Armenian Prime Minister Nikol Pashinian and Azerbaijani President Ilham Aliyev held “significant” EU-mediated talks in Brussels, European Council President Charles Michel said.
The trilateral meeting lasted more than four hours, stretching into the early morning of December 15 as the neighbors discussed ways to overcome tensions and advance diplomacy following last year’s war, Michel said following the talks.
In autumn 2020, Armenia and Azerbaijan fought a six-week war over the disputed Nagorno-Karabakh region. The conflict claimed more than 6,500 lives and ended with a Russian-brokered cease-fire under which Armenian forces ceded territories they had controlled for decades to Azerbaijan.
Since then, there have been repeated deadly border skirmishes.
The flare-ups in violence have renewed international calls for the two neighbors to engage in a process of delimitating and demarcating their Soviet-era border, as well as reaching a broader agreement to bring stability to the South Caucasus region.
Aliyev and Pashinian agreed that “further tangible steps” need to be taken to reduce tensions and create a conducive atmosphere ahead of planned delimitation and demarcation talks, the European Council said in a statement.
Michel reassured both leaders of the EU’s commitment to work closely with Armenia and Azerbaijan “in overcoming conflict, creating cooperation and an atmosphere of trust, with a view to sustainable peace in the region ultimately underpinned by a comprehensive peace agreement,” the statement added.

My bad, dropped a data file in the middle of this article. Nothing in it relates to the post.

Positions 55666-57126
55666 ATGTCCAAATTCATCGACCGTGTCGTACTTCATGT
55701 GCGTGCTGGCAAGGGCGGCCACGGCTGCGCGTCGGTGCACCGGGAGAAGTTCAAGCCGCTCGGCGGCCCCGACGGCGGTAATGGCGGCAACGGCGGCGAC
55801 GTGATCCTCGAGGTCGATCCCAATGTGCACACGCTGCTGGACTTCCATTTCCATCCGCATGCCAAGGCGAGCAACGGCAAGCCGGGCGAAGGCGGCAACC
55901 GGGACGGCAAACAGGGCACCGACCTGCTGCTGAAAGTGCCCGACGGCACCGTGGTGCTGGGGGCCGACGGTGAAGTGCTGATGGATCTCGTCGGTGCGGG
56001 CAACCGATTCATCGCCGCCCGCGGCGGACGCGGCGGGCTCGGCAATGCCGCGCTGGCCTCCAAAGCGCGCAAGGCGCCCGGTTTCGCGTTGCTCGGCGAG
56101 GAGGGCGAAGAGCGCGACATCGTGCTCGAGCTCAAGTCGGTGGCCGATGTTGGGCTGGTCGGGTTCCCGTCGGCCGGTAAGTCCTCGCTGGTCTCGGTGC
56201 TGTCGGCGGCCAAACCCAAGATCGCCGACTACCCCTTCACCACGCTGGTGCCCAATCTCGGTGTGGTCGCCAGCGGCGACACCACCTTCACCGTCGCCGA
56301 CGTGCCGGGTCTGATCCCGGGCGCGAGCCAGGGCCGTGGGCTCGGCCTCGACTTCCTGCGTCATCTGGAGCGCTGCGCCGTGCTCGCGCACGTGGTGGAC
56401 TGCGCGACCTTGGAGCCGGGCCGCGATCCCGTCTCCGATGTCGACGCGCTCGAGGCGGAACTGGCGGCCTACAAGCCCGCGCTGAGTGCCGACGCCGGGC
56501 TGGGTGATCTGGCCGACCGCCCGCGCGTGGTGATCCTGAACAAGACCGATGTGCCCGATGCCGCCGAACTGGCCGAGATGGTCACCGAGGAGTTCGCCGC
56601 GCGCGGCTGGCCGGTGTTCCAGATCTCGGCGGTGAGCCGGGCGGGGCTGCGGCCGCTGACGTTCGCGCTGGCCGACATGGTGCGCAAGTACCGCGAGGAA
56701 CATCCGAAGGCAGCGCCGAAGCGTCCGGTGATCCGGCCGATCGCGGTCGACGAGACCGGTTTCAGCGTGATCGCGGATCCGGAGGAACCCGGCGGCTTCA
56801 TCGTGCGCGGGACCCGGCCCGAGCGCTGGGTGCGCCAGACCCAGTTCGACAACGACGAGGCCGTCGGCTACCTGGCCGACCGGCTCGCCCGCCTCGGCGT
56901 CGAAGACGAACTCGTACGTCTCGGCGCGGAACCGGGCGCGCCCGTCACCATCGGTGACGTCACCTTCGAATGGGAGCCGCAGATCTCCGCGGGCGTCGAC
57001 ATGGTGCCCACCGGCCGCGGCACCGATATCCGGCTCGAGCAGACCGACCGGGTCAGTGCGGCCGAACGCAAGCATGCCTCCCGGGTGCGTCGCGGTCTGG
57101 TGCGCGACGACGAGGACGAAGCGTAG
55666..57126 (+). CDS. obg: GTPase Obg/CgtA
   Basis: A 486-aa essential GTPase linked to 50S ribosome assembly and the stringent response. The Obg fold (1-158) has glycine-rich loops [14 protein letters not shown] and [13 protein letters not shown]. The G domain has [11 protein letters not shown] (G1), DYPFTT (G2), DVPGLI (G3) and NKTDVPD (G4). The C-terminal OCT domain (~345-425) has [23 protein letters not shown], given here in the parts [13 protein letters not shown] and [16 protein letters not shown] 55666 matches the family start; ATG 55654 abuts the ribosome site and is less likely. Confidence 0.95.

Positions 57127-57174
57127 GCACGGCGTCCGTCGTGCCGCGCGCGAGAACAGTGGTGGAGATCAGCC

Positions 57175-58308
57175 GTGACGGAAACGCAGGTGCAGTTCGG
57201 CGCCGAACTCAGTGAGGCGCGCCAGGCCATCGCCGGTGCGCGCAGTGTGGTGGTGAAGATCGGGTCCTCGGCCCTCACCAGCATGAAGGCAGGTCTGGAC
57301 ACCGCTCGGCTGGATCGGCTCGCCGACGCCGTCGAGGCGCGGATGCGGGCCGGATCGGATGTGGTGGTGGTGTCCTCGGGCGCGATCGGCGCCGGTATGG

In a possible breakthrough, Michel said Armenia and Azerbaijan had also agreed to begin a process to potentially restore communications infrastructure between the two countries, including a rail link with border and customs controls.
The meeting was the fifth face-to-face talks between the leaders of Armenia and Azerbaijan since last year’s war. The last direct talks were mediated by Russian President Vladimir Putin in Sochi on November 26.
Michel has been leading the EU’s diplomacy in the South Caucasus.
After phone calls with Michel last month, the Armenian and Azerbaijani leaders agreed to establish a direct communication line, at the level of their respective ministers of defense, to serve as an incident-prevention mechanism.
In last year's war, Baku gained control of parts of Nagorno-Karabakh as well as adjacent territories that had been under the control of ethnic Armenian forces since the end of a separatist war in 1994. Some 2,000 Russian troops were deployed to monitor the cease-fire.
Nagorno-Karabakh is internationally recognized as part of Azerbaijan.